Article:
Travel During Hurricane Season
Posted on 10/10/2016
Travelling to the Caribbean during October and November is very popular due to the low cost of the trips. However, this is also still hurricane season and as we saw this past week, there can be significant damage and loss of life. What happens if you have holidays planned and a hurricane advisory is put out for your destination?
The major Canadian tour providers to the Caribbean (Air Canada Vacations, Transat, Sunquest, Sunwing and WestJet) all have hurricane policies in place. Coverage is usually for the period from June 1 to November 30. Air Canada Vacations is the only one that charges a fee of $49 per adult for theirStormGuard protection. The other tour operators have a policy as part of their normal operating procedures.
If there is a hurricane advisory issued for when you are supposed to be travelling, there are generally four options available to you. You can rebook the same resort for another time. You can change to a different location. You can obtain a credit refund for the entire amount or you can choose not to change your holiday plans. If you rebook or change location, you are responsible for any higher difference in fare. You are not eligible for a refund if the new date or location is cheaper.
If you choose to proceed with your holiday plans, you are not eligible for any credit or compensation if your holiday is cut short as a result of damage at the resort that renders it impossible for you to stay or if you have to stay beyond your expected return if planes cannot get to the destination. Once a hurricane warning is issued while you are in destination, the tour operators will do their best to repatriate passengers before the storm hits. Sunwing sent two planes to the Bahamas the day before Hurricane Matthew was expected to make landfall to bring passengers back to Canada. In that case, the travellers would be credited with the value of the unused portion of their land arrangements.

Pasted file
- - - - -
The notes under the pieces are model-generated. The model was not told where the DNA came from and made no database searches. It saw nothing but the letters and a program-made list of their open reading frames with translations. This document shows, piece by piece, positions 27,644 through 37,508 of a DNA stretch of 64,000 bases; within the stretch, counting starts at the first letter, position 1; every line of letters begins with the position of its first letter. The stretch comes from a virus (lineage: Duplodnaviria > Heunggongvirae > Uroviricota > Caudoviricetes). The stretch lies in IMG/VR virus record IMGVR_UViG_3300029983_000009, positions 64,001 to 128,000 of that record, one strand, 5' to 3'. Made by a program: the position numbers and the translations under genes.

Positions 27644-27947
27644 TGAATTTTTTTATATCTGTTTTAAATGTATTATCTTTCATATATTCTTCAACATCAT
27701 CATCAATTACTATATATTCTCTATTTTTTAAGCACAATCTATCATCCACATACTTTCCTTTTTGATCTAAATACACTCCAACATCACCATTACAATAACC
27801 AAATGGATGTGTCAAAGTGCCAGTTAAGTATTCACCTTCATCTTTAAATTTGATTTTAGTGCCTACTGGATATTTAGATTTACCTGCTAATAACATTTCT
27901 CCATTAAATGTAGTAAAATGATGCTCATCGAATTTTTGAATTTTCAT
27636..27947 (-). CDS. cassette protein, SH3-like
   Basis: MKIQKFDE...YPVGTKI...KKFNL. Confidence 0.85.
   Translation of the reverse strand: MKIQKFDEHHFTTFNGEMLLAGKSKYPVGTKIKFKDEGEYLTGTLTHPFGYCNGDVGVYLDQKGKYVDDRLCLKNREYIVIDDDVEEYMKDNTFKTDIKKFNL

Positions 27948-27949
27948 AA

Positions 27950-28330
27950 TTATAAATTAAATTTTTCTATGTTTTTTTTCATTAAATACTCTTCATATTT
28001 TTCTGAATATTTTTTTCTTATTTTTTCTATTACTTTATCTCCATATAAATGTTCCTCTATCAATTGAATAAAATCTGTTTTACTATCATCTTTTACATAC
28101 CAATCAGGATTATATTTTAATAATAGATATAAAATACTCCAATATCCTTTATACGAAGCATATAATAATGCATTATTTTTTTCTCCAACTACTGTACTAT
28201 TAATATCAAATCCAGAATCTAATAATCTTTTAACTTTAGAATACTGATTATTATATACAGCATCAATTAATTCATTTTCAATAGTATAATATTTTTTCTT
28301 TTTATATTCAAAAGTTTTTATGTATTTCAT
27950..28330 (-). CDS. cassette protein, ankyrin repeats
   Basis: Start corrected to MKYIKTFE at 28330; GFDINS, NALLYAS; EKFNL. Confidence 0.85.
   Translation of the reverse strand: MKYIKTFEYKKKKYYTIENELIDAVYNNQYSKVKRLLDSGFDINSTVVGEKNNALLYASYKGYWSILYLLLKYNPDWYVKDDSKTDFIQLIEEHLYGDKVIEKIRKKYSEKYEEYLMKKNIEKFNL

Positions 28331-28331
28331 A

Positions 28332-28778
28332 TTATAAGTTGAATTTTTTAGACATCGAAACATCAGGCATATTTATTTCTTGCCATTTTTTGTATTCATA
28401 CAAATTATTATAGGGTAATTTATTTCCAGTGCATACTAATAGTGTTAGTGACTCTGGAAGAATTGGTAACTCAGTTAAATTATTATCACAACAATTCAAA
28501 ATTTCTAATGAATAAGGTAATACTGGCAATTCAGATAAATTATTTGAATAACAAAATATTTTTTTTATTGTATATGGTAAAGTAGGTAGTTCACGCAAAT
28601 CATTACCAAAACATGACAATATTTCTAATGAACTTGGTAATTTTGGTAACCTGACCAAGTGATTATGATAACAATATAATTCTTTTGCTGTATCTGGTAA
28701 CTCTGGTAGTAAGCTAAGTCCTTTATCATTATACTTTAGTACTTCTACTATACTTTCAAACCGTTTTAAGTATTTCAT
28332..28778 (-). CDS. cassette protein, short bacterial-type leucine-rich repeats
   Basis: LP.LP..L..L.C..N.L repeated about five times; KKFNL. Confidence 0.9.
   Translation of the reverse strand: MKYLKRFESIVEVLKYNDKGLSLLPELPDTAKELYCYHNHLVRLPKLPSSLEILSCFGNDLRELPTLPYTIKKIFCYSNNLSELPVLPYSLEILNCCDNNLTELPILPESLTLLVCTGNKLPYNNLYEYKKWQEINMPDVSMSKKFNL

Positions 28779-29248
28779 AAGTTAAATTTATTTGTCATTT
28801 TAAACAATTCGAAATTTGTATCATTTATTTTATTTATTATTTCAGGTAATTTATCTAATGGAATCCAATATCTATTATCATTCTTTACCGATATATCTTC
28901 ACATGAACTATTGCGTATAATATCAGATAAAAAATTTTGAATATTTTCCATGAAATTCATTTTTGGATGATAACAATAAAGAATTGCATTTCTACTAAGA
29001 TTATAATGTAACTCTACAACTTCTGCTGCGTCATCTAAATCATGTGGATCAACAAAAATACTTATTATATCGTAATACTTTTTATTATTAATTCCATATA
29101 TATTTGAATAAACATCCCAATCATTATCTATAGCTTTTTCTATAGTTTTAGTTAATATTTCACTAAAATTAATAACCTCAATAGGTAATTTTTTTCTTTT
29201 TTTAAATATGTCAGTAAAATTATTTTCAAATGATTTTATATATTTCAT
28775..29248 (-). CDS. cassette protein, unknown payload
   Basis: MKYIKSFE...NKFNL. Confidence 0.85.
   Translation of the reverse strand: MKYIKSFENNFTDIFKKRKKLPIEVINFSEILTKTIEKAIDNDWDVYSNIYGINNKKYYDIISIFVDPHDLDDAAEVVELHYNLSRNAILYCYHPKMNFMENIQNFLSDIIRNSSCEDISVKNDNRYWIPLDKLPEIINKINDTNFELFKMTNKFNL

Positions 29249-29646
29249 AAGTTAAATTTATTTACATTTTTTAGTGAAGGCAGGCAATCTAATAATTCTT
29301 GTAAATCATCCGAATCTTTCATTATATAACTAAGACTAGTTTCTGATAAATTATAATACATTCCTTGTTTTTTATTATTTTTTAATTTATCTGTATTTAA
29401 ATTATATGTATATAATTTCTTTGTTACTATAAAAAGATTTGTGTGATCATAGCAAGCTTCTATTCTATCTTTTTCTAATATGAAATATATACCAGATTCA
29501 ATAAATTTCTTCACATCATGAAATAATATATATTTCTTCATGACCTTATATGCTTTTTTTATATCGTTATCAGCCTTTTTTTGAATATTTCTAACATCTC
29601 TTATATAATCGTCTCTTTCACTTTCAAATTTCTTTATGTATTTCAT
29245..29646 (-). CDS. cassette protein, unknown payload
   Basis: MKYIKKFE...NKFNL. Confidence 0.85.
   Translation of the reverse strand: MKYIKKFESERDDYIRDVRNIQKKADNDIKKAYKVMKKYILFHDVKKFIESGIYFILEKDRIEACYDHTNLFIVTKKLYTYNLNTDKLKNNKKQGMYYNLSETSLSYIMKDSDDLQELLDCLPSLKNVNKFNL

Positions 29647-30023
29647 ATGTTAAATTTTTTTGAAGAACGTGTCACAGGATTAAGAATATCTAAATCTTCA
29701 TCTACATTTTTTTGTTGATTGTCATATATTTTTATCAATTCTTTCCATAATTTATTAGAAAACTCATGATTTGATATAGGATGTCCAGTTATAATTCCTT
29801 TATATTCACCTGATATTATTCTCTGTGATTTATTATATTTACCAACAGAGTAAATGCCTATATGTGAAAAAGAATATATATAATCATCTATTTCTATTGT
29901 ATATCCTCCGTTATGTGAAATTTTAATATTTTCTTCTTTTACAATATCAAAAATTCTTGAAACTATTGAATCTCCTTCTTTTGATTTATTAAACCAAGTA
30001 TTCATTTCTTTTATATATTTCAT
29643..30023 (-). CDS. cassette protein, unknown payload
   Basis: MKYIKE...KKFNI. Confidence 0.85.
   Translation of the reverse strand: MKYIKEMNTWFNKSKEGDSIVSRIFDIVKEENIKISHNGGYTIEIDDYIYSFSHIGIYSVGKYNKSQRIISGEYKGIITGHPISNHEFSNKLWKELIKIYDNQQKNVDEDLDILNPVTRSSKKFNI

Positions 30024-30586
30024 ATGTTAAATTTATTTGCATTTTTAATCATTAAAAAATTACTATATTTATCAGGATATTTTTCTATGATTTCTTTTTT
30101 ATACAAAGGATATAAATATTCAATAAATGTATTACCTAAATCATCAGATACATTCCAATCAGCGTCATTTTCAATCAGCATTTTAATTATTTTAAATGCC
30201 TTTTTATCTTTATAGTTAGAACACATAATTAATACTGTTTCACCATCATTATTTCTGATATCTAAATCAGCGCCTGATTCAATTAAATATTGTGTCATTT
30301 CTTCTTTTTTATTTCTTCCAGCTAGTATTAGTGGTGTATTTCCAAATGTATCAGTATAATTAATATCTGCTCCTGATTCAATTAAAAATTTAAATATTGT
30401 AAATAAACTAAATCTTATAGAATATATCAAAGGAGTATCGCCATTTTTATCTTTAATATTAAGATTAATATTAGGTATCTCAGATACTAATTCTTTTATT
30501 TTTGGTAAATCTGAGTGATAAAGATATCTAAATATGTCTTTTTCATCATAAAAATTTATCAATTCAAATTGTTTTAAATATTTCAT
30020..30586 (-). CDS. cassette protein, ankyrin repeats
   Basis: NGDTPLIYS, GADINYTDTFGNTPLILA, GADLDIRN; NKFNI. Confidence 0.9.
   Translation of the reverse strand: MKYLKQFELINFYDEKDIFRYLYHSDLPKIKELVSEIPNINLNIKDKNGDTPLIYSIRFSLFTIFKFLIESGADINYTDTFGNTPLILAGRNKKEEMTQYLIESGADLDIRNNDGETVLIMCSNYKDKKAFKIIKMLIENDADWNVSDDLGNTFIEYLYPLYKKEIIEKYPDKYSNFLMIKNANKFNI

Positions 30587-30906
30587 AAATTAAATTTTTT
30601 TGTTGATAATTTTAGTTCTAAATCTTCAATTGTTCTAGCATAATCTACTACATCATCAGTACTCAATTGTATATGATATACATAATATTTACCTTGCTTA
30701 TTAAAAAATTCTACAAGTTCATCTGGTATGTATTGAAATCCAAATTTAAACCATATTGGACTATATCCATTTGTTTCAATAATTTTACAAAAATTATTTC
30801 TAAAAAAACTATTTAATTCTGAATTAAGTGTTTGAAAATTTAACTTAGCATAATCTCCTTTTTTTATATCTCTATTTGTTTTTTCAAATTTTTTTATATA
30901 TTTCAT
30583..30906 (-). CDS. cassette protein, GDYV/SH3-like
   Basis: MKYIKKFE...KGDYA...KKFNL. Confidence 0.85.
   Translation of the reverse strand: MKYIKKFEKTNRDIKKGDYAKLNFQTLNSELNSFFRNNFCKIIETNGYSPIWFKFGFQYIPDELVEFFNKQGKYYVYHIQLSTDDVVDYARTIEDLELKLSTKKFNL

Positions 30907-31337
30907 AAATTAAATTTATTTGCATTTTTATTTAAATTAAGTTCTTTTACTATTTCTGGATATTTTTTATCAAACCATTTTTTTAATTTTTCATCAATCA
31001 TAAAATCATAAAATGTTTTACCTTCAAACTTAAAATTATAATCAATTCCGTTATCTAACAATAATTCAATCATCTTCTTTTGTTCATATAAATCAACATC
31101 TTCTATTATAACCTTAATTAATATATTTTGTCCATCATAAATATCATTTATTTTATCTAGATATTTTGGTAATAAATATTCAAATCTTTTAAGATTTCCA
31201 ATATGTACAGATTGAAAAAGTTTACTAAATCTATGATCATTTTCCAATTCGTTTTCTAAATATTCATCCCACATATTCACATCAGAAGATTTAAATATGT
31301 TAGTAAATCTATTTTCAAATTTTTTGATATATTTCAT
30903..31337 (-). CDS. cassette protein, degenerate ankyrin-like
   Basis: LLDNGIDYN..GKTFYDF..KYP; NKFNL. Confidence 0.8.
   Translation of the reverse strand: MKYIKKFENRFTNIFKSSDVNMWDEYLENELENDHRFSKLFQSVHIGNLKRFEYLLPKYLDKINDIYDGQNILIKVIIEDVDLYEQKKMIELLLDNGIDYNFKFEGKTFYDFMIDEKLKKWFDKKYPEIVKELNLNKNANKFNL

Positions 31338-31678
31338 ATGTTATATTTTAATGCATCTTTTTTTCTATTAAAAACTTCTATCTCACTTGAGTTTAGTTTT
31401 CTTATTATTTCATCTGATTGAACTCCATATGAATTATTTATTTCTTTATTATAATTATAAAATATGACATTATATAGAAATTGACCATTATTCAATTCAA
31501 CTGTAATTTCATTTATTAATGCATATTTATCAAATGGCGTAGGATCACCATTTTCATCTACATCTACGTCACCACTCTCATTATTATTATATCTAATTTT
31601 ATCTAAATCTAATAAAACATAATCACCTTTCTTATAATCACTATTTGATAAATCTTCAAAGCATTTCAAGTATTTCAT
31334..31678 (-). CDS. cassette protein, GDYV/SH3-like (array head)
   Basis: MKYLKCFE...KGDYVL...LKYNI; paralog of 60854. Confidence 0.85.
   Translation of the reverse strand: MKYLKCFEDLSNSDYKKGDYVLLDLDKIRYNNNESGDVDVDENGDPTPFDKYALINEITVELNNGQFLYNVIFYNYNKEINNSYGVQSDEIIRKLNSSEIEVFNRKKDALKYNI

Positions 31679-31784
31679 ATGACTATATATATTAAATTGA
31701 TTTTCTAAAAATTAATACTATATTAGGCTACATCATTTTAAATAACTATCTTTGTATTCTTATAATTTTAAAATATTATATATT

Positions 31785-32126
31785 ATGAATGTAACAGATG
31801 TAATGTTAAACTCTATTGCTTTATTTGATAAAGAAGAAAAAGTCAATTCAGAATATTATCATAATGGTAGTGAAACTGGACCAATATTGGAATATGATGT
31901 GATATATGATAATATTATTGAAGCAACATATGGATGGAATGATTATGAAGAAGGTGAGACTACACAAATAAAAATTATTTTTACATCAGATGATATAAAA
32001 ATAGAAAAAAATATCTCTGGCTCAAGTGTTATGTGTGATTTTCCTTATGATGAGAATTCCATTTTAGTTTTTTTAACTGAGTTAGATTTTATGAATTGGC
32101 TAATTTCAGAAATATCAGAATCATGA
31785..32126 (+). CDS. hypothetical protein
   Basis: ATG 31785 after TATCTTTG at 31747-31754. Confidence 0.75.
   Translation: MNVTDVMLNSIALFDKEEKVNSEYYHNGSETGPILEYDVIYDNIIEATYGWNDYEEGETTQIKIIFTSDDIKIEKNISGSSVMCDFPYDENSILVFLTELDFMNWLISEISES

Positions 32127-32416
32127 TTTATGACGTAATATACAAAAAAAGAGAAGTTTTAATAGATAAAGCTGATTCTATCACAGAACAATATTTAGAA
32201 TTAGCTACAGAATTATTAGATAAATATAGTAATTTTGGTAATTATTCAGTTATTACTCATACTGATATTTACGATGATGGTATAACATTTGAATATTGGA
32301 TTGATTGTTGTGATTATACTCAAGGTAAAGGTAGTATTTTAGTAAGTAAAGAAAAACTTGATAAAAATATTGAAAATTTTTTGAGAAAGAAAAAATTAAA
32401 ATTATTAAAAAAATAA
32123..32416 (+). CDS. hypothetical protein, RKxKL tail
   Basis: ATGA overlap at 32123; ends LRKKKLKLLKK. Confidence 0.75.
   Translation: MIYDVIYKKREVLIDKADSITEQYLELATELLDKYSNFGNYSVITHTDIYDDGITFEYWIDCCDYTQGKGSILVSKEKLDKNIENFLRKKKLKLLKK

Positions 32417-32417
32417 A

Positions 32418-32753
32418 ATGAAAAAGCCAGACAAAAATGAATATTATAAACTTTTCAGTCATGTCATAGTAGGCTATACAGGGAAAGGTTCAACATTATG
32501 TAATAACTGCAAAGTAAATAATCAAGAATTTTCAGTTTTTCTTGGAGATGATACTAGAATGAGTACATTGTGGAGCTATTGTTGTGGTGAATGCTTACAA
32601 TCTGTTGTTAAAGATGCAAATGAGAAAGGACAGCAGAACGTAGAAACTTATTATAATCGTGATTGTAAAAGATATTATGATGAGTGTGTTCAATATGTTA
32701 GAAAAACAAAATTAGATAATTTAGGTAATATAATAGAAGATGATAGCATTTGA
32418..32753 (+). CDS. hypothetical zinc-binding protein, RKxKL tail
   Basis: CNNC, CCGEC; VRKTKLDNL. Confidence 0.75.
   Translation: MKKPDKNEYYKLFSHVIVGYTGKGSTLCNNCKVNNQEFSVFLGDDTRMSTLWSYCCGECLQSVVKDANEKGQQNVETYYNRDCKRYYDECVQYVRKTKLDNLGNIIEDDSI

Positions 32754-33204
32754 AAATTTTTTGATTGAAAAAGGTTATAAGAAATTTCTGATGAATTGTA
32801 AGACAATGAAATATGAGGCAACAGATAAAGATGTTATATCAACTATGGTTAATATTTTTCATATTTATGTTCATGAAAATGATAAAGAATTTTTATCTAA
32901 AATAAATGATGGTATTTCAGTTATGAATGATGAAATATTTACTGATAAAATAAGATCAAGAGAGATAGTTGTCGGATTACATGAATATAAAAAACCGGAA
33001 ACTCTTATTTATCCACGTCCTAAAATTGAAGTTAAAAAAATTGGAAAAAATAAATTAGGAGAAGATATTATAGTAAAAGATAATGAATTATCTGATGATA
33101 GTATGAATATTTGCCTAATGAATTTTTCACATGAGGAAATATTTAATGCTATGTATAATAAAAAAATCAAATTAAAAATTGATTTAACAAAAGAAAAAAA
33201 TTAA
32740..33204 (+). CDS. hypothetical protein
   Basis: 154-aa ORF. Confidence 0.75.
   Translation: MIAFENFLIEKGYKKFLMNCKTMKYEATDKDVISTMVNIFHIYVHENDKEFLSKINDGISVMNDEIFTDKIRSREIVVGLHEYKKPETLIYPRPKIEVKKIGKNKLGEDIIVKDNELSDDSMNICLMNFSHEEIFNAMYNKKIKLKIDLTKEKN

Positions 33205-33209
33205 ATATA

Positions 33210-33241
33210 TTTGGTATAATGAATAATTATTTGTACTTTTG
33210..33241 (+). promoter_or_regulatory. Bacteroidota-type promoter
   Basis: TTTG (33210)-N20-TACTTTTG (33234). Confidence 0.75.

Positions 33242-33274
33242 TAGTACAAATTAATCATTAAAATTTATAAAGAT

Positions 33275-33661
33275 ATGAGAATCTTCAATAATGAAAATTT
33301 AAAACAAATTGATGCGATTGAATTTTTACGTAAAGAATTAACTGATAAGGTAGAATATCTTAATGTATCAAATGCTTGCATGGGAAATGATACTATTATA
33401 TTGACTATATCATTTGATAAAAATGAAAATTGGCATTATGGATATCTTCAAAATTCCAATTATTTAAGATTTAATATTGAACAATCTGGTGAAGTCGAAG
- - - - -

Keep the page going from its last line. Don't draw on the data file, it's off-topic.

Hurricane Matthew also created havoc for a number of cruise lines that sail from the east coast of Florida. No one wants to be on a ship in the middle of a hurricane, so the cruise lines cancel certain ports of call and spend extra days at sea sailing around the storm. There were a number of cruises that had to stay out at sea longer and then the next sailings had to be shortened. The Carnival Ecstasy was scheduled to arrive in Charleston on Oct. 8 but didn’t arrive until Oct. 10. The passengers on the shortened 5 day sailing will be given a pro-rated refund of 2 days, a refund on any shore excursions in the cancelled ports of call, a $100USD on board credit and a 50% discount on their next sailing. This is certainly service above and beyond for an event that was out of Carnival’s control.
Trip cancellation and interruption insurance would be a great complement to the policies of the cruise lines. Airfare is not covered by the cruise lines unless you purchase directly with them. If purchased separately, the insurance company would compensate for the charges incurred due to the cruise line schedule changes.